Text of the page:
While attending the “PrevNet” conference on Bullying down in Toronto earlier this week, I reflected on many things – one was that as I get older I find it harder and harder to concentrate and listen for a full day! When I think that that’s sometimes what kids in trouble at school….mmmm…I kinda understand those who are diagnosed as “attention deficit. ”
Although they were trying hard and although it really was a good conference, I came away wondering if we really do know all that much about how to reduce bullying in schools. There are examples of programs that have generated a lot of “buzz” and the conference attendees were treated to a great performance by Jasmine Richards of her song “You have the Power.” But is there any actual, concrete evidence that those kind of activities really change behaviours?
One presentation from the Maritimes illustrated wonderful and upbeat school activities, but when they showed their last slide with their data on self reported bullying at the school in question, even though they tried to hide it by playing games with the scales on the graphs, it actually demonstrated that reports of bullying had stayed the same or increased. Which might actually mean the program is working because the children were reporting and identifying behaviours that they might have accepted before…. but. And for me it was a big but.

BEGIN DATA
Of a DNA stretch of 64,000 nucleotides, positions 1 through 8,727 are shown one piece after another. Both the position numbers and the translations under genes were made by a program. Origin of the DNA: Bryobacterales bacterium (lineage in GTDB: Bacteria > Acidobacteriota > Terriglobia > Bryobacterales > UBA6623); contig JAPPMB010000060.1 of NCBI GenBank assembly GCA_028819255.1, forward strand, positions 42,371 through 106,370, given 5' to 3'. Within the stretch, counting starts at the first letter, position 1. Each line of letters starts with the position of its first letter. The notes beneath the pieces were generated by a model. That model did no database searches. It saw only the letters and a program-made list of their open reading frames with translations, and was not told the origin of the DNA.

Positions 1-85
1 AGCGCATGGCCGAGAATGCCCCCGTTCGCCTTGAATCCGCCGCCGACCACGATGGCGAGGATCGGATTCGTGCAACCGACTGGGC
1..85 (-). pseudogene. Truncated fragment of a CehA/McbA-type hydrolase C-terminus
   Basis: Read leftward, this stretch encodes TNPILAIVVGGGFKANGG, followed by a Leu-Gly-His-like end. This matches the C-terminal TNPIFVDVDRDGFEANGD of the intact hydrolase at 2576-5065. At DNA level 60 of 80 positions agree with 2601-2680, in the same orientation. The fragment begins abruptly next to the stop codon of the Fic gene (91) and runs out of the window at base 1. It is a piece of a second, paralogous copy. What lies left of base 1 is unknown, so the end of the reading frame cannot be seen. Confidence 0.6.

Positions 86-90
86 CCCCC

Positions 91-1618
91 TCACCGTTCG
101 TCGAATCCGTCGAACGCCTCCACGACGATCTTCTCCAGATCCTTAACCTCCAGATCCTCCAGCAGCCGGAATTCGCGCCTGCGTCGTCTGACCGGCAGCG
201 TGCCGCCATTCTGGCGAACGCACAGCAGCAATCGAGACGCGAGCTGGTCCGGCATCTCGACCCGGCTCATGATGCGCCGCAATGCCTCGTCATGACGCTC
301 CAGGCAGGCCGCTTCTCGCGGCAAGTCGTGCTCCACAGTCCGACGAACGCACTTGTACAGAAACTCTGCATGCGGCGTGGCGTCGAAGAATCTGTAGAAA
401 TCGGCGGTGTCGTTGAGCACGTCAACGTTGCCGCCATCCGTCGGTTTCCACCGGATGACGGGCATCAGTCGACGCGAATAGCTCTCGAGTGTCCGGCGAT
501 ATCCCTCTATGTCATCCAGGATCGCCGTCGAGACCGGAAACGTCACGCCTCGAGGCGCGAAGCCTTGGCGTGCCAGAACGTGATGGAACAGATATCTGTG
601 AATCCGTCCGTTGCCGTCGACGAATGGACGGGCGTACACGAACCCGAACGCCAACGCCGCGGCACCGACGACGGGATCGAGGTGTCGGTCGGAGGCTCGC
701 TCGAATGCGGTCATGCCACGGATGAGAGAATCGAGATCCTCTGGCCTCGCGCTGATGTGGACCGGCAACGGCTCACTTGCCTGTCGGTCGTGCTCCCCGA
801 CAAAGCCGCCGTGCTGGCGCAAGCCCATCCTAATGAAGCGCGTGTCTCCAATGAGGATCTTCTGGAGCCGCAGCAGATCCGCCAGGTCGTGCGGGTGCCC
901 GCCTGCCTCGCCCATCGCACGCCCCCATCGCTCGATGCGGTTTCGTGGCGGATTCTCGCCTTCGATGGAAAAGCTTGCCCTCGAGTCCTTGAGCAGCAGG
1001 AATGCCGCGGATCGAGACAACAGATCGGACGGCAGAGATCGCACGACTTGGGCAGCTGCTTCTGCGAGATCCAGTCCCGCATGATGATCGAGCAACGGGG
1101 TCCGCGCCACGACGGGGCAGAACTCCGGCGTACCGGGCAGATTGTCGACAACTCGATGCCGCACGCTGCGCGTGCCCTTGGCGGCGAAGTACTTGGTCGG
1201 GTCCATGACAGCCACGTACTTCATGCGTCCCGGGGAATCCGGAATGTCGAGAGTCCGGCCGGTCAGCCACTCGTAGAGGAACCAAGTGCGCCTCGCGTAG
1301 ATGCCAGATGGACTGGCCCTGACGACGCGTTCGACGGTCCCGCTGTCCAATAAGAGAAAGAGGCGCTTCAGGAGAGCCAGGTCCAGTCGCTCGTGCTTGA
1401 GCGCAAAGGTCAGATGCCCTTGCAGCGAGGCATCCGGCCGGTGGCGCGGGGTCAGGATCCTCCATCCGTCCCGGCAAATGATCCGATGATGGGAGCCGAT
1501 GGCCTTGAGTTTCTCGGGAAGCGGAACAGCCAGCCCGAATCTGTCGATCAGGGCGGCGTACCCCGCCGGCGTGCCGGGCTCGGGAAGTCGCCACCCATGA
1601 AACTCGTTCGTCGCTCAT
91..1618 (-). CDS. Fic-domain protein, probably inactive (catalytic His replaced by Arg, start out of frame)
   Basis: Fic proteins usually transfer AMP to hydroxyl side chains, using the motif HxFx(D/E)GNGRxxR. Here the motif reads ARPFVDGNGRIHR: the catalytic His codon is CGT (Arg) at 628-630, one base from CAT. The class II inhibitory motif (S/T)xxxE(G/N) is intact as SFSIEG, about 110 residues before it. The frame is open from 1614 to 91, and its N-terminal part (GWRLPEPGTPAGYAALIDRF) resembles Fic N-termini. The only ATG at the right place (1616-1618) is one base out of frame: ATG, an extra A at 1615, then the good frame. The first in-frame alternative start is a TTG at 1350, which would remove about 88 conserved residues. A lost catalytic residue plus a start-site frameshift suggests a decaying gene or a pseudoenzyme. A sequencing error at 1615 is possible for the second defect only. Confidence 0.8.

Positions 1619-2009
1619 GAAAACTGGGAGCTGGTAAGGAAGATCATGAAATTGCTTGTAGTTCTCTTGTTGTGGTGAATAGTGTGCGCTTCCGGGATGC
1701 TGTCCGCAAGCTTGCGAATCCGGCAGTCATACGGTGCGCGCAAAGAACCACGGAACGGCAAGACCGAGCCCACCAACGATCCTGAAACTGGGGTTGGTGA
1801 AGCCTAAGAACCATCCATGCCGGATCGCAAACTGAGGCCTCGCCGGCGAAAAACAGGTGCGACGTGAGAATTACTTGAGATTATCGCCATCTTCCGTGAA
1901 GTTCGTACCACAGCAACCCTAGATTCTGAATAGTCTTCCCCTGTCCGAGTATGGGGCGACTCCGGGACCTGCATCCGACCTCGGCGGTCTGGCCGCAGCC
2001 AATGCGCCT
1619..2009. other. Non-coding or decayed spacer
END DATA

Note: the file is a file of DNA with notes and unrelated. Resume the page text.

The kinds of programs that can actually show behavioural changes aren’t always as easy to market and package. They take time. They cost money. You don’t change ingrained behaviours, often learned at home, with a few fun activity at school. Kids need to learn how to manage the complex relationships in their lives through significant investments, like the 21 lesson “The Fourth R” program. Or a clinical intervention for children with behavioural issues called Fast Track that has had excellent results but no longer is offered.
We live in a society which tolerates, even celebrates, bullys and bullying behaviours in our leaders, our politicians, our sports stars, in our workplaces. Reducing smoking has taking years and involved required a wide variety of interventions, including enforcement, education, social marketing and more. Reducing bullying also needs a society wide approach. We need to look at everything from enforcement, to modelling good behaviour to fun campaigns like songs and videos. No single intervention will ever be a silver bullet. There are so many, competing anti-bullying initiatives, perhaps we need to find a way to collectively pick out a few and really get behind them.
In September CPO will be hosting a speaker series event on bullying: I hope that we will be able to find the right balance between the “evidence” and the “buzz”.